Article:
Living healthy with cancer

by Hannah Leatherbury, Education Contributor

Yesterday, I met a woman who was diagnosed with colorectal cancer at age 36. The disease ran in her family, but she never thought it would happen to her, and certainly not at her age. Now in her late 40’s, this woman said the experience was her wake up call to take better care of herself and to commit to doing the things that were within her power to do, because so many aspects of having cancer made her feel like she had no control.

The Cancer Support Community shares four key aspects of this experience in the new Frankly Speaking About Cancer: Living Healthy with Cancer series. Living Healthy with Cancer means feeling empowered to make decisions about your cancer treatment and everything that happens after your cancer diagnosis. The series emphasizes the following key aspects of your daily life with cancer:

  • Emotional health – This is a time in your life when you can re-evaluate your relationships with others and what causes stress in your life. You can bolster your outlook into a more positive place by prioritizing time spent with people who inspire feelings of joy, wisdom and peace. Use this time to evaluate those tasks and activities in your life that need to be adjusted or completely stopped in order to maintain a more healthy stress level. This doesn’t necessarily mean quitting your job or letting go of family responsibilities, but it does mean considering different deadlines and asking for help from others.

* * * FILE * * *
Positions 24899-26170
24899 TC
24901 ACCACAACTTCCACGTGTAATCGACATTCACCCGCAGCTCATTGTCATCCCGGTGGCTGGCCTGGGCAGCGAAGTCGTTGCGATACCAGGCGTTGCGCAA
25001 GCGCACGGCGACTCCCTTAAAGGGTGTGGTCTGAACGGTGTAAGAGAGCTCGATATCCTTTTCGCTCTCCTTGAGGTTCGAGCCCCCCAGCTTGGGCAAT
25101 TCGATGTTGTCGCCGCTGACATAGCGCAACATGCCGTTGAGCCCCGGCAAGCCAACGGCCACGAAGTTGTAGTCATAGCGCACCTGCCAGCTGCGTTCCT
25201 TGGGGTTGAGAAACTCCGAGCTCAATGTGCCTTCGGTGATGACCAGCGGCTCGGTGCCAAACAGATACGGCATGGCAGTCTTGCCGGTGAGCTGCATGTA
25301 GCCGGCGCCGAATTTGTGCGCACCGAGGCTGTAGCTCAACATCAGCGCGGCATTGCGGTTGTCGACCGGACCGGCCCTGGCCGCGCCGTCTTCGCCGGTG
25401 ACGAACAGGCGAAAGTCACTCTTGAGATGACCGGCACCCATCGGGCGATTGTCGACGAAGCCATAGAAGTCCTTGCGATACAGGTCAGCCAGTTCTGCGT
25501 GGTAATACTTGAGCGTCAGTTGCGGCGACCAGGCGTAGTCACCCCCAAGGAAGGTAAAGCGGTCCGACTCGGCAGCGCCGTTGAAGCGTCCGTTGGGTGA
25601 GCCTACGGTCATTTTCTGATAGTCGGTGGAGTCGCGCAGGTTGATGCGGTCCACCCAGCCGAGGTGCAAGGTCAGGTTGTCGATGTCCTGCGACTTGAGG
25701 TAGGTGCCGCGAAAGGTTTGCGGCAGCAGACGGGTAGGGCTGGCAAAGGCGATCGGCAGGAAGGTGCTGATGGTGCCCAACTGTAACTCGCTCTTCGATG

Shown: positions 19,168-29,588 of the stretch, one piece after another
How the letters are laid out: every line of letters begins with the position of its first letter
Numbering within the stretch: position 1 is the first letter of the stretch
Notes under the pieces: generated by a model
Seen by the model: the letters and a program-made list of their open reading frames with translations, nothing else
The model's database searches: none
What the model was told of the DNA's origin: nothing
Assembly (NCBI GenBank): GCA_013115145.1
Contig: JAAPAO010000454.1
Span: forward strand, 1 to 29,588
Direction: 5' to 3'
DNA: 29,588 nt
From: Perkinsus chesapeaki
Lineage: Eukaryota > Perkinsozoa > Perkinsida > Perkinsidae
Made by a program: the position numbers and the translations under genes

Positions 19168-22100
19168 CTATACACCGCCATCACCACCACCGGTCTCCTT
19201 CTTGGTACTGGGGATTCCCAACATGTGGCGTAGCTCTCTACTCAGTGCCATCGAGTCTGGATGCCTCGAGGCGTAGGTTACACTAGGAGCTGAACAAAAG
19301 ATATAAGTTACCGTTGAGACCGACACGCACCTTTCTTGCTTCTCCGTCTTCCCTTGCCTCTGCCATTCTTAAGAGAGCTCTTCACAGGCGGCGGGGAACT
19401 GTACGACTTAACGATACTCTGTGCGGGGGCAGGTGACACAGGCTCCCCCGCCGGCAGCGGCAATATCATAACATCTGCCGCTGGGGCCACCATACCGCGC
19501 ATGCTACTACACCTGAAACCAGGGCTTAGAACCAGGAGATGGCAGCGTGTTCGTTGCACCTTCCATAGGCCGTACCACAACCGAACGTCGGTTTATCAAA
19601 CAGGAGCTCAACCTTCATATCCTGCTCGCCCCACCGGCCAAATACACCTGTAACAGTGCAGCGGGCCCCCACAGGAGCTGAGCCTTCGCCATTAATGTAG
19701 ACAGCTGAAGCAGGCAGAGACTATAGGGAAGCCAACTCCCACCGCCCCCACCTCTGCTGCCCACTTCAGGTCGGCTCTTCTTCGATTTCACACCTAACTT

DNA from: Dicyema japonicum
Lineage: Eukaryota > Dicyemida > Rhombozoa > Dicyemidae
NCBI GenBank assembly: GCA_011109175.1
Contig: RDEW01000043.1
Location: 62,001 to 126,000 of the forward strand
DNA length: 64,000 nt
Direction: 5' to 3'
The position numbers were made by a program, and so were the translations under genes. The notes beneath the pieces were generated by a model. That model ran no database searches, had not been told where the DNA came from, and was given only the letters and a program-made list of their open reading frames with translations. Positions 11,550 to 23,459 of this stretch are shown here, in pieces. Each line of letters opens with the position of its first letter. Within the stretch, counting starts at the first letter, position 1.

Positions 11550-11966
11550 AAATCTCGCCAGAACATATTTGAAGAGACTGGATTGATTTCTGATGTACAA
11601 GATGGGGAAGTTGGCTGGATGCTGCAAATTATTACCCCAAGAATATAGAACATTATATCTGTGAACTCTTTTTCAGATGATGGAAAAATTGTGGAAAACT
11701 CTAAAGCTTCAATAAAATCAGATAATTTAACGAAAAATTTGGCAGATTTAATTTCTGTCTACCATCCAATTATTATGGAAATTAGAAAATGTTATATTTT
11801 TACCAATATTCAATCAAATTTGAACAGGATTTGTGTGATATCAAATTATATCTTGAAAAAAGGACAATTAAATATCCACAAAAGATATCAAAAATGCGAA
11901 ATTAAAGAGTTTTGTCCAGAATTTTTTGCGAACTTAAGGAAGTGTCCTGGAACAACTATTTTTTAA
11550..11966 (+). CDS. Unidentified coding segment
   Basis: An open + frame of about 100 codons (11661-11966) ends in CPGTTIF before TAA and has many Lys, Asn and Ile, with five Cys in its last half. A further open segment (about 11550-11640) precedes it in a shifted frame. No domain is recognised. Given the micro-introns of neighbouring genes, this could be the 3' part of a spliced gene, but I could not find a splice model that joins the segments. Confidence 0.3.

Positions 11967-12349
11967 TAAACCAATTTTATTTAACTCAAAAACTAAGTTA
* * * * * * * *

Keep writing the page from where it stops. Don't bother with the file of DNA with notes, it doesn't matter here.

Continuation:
• Ability to eat nutritious foods – When and what you eat can support your efforts during treatment. To avoid nausea, eat more frequent meals with smaller portions throughout the day. Extra protein and calories are also recommended to help you heal tissues and fight off infections – organic meat, nuts and nut butters are all ways to offer good protein to your body. Also incorporate whole grains and legumes like whole wheat bread or tortillas, oats, brown rice and beans and lentils into your diet. Go easy on fat, salt, sugar and smoked and pickled foods.
  • Exercise routine – Studies show that exercise can reduce the symptoms of tiredness and break the cycle of fatigue that often accompany cancer treatment. Try exercising for small amounts of time several times a day instead of one long extended time period. Get creative with how you define ‘exercise’ – part of your routine can be walking the dog around the neighborhood or taking the stairs in a tall building. When you’re really tired, stretching and breathing exercises are beneficial and support your healing process.
  • Medical care – Managing doctor’s appointments, new medications and side effects from cancer treatment can be challenging. Know that your healthcare team and those who care for you can help keep you on track by helping you take notes and creating schedules for your treatment.  Always make a point to ask questions if you find yourself confused or unsure about your next steps.

You can learn more tips and advice on living healthy with cancer by listening to our radio show dedicated to discussing what you can do (as someone with cancer OR a loved one caring for someone living with cancer) to live better during treatment.

 

About Ivy Ahmed

Ivy Ahmed is the Vice President of Education and Outreach at the Cancer Support Community. In this position she oversees the development, promotion and implementation of national CSC education programs. She also oversees the development of online educational materials and national professional outreach related to education programs. Ivy has over 15 years in public health and has worked in both the private and public sectors promoting cancer education. She served as a health educator and case manager with the District of Columbia’s Breast and Cervical Cancer Program and as the health communications manager with Lockheed Martin on a contract to support to the NCI’s Cancer Information Service. Ivy holds two degrees from the George Washington University, a Bachelor in Literature and a Master of Public Health.

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